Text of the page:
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Fifth Circuit Issues Its Decision in D.R. Horton Holding That Mandatory Class Action Waivers In Arbitration Agreements Do Not Violate The NLRA12月 4, 2013
On January 3, 2012, the National Labor Relations Board issued its controversial decision in D.R. Horton, Inc., holding that an arbitration agreement between an employer and an employee requiring that all disputes “be determined exclusively by final and binding arbitration,” in which the arbitrator would “not have the authority to fashion a proceeding as a class or collective action,” violates employees’ rights to engage in collective action under Section 7 of the NLRA. Horton then appealed to the Fifth Circuit.
On December 3, 2013, the Fifth Circuit rejected the Board’s opinion. The Fifth Circuit held that the Federal Arbitration Act (“FAA”) permits employers and employees to enter into individual arbitration agreements with class action waivers, irrespective of the employees’ rights under the NLRA. In a concession to the Board, however, the Fifth Circuit concluded that the employer was required to clarify that the arbitration agreement did not eliminate an employee’s right to pursue claims of unfair labor practices with the Board.
The decision, which is consistent with the three other circuit courts to review this issue, is another nice victory for employers.
D.R. Horton adds its weight to the growing body of federal cases enforcing individual arbitration agreements, which can save companies from becoming defendants in expensive class action litigation. The watershed decision came in 2011, when the Supreme Court held in AT&T Mobility LLC v. Concepcion, 131 S. Ct. 1740, that the FAA preempts state laws purporting to invalidate arbitration agreements containing class action waivers. (Click here for more info)
After Concepcion, with employee-friendly class action procedures threatened, the NLRB stepped in with a novel opinion that the NLRA superseded the FAA’s policy in favor of arbitration agreements. Section 7 of the NLRA has, since its enactment in 1935 and its recodification in 1947, protected the rights of employees to engage in “concerted activities for the purpose of collective bargaining or other mutual aid or protection.” In more than half a century, as the Fifth Circuit explained, “no court decision prior to the Board’s ruling” in D.R. Horton “had held that the Section 7 right to engage in ‘concerted activities for the purpose of . . . other mutual aid or protection’ prohibited class action waivers in arbitration agreements.” But within a year of Concepcion, the NLRB announced that the NLRA had created such a right.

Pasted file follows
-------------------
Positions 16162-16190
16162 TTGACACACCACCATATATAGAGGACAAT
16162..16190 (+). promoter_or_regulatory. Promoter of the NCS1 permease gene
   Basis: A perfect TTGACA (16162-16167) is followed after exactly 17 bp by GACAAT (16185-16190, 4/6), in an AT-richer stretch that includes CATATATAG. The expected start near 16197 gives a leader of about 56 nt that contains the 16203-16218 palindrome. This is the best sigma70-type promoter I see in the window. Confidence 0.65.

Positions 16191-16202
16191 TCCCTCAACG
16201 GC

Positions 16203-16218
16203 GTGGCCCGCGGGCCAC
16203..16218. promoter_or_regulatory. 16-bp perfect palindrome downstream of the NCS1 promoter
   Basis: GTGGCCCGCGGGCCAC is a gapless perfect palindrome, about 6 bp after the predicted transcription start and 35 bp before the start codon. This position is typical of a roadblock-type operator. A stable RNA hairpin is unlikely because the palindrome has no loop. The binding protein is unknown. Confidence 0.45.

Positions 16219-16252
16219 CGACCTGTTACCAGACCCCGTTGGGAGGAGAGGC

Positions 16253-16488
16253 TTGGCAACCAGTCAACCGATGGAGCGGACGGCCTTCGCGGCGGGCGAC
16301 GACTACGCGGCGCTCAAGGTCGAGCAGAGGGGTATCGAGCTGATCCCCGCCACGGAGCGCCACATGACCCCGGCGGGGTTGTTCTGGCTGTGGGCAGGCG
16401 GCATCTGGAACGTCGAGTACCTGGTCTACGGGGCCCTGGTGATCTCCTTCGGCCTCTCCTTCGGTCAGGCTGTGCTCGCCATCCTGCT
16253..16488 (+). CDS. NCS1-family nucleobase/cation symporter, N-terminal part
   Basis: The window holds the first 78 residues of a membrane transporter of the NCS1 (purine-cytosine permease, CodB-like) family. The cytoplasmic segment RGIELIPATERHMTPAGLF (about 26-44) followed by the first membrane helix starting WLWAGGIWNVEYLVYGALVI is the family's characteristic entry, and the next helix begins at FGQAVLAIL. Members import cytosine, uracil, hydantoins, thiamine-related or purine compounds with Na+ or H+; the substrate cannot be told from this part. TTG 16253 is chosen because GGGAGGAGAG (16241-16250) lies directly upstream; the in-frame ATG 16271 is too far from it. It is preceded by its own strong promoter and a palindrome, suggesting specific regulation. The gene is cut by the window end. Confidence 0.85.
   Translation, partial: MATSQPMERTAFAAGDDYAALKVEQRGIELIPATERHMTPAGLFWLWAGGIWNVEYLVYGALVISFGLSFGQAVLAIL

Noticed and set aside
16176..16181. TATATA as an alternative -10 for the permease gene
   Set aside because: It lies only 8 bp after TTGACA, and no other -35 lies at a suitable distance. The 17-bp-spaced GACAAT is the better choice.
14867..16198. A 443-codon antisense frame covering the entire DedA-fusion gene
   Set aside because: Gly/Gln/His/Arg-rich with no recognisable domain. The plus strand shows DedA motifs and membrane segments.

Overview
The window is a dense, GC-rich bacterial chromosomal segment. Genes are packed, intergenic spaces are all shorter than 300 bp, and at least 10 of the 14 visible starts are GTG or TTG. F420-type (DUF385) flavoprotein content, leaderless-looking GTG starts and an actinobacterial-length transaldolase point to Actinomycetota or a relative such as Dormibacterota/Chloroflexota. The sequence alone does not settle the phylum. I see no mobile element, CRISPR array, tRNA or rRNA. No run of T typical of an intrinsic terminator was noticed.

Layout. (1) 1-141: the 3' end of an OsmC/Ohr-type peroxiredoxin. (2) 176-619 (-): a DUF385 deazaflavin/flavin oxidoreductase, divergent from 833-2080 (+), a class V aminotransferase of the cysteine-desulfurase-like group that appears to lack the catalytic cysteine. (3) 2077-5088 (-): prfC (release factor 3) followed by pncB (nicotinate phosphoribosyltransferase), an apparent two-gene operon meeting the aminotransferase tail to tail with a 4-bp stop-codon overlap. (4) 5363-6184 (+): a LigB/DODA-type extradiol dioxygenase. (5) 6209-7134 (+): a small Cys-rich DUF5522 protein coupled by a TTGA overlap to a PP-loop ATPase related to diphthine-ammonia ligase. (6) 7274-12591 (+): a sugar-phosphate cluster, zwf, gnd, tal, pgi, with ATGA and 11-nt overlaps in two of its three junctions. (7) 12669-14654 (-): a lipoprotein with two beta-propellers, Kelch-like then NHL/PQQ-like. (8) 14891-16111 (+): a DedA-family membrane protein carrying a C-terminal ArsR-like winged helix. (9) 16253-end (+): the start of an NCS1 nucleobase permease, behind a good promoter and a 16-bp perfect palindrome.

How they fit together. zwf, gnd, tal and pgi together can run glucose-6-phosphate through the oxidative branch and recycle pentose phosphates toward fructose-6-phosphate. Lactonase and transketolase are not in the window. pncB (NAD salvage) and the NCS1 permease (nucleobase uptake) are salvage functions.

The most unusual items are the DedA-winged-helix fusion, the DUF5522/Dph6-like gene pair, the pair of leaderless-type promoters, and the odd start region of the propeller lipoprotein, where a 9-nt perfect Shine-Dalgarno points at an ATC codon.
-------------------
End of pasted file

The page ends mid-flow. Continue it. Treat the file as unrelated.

The Fifth Circuit reversed, finding that “[c]aselaw under the FAA points us in a different direction than the course taken by the Board.” As the Fifth Circuit explained, the use of class action procedures is not a substantive right. Following Concepcion, the Fifth Circuit held that “[r]equiring a class mechanism is an actual impediment to arbitration and violates the FAA.” Finding that “[n]either the NLRA’s statutory text nor its legislative history contains a congressional command against application of the FAA,” the Fifth Circuit held that employees’ rights under Section 7 of the NLRA are not violated by an arbitration agreement containing a class action waiver.
Importantly, however, the Fifth Circuit sided with the NLRB on the question of whether the language of the specific arbitration provision at issue in that case “would lead employees to a reasonable belief that they were prohibited from filing unfair labor practice charges.” Although nothing in the agreement expressly contained such a prohibition, the Fifth Circuit concluded that an agreement to arbitrate, which listed specific exceptions, but none of which referred to unfair labor practice claims, could give employees such an impression. Thus, the Fifth Circuit concluded that the employer could be required “to clarify with its employees that the arbitration agreement did not eliminate their rights to pursue claims of unfair labor practices with the Board.”
With the authorities coalescing around the enforcement of arbitration agreements with class action waivers, companies without such agreements should consider whether to adopt them. Even when the underlying claims lack merit, class action litigation can be burdensome and expensive. Compelling arbitration on an individual basis can be an effective defense.
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